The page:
- Seventy-one percent of HR professionals are female, according to Namely's HR Careers Report. The HR platform for mid-sized companies said its 2018 Workplace Diversity Report revealed women represented 67% of the HR workforce. The company said it used its database of over 1,000 companies and 200,000 employees to glean its demographic insights for the HR profession.
- Almost two-thirds (65%) of HR professionals identified as white. The next highest representations were Asian at 12% and Hispanic at 10%.
- Female HR managers earned an average of $91,981 a year, while their male counterparts reportedly earned $103,644 — a 13% difference, Namely said.
Stakeholders have long known that HR has a diversity problem, but efforts to resolve the issue have been sporadic.
General employment diversity took the top spot in LinkedIn's "Global Recruiting Trends 2018" report. It was identified by 78% of the 9,000 talent professionals who participated as "very/extremely important." But while the majority value D&I in hiring, HR professionals may still need to self-reflect while pursuing diversity in the workforce.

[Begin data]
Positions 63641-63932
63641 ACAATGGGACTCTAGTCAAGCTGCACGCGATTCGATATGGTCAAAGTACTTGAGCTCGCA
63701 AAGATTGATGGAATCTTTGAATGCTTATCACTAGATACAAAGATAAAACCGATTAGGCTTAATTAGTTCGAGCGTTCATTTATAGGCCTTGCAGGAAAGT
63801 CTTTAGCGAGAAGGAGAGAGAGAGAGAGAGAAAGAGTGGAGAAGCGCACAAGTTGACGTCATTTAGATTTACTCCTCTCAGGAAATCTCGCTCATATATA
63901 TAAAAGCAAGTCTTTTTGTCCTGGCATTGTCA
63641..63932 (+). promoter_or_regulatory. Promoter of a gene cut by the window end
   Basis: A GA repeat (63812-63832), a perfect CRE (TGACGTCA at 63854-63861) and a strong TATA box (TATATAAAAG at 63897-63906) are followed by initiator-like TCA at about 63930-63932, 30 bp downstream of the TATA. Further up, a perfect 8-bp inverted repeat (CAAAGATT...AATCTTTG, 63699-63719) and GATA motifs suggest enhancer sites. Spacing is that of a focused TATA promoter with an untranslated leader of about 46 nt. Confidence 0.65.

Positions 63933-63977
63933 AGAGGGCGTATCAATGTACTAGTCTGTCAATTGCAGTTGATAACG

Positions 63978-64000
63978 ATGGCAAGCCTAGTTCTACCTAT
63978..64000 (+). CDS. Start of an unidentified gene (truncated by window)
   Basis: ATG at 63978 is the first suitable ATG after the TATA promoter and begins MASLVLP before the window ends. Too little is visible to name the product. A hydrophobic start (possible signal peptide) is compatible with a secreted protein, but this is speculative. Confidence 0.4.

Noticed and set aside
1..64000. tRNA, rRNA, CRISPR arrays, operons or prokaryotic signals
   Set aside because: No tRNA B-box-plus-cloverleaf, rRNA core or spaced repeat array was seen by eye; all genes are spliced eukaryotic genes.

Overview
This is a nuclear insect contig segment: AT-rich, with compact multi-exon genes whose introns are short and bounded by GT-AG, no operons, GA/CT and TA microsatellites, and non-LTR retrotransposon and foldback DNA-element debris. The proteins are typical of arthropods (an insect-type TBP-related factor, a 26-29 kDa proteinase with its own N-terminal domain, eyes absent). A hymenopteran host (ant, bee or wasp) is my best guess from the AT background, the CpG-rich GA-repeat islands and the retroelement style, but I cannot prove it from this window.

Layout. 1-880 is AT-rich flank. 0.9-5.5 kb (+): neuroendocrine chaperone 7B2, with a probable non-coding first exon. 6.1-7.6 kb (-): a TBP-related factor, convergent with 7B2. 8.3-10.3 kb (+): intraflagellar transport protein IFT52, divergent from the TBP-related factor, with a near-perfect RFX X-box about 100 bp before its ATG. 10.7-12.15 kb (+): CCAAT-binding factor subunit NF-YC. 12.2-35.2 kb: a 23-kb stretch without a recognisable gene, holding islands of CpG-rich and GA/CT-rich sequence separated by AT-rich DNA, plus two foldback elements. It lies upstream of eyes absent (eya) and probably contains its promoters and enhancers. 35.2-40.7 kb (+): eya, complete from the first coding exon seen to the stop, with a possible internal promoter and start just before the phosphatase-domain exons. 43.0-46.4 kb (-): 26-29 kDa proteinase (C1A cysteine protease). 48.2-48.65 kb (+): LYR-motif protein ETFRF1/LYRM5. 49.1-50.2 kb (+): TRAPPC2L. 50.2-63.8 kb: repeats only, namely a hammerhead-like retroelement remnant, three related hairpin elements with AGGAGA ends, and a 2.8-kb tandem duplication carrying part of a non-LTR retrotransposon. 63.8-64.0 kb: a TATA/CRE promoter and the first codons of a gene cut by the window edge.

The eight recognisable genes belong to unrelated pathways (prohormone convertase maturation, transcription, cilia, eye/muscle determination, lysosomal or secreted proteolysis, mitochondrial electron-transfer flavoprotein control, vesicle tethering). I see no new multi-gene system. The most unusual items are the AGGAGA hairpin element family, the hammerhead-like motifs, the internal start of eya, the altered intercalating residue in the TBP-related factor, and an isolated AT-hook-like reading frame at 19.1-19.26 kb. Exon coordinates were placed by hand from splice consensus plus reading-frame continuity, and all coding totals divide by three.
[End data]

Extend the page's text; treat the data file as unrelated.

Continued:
Gender exclusivity is often thought of as a problem stemming from a lack of female employees, but diversity issues can necessitate the need for more male workers, too. It's not beneficial when any one gender dominates a profession, research has indicated. Diversity among staff can boost innovation, one report found, and some experts have noted that the creativity sparked by diversity relates to diversity of thought, experience and knowledge as much as it does to gender.
As for pay, HR may need to conduct an audit for its own department, in addition to company-wide efforts. Experts last summer called for employers to start doing pay audits after headlines emerged about companies closing their race and gender pay gaps and others surfaced about companies battling equal pay claims.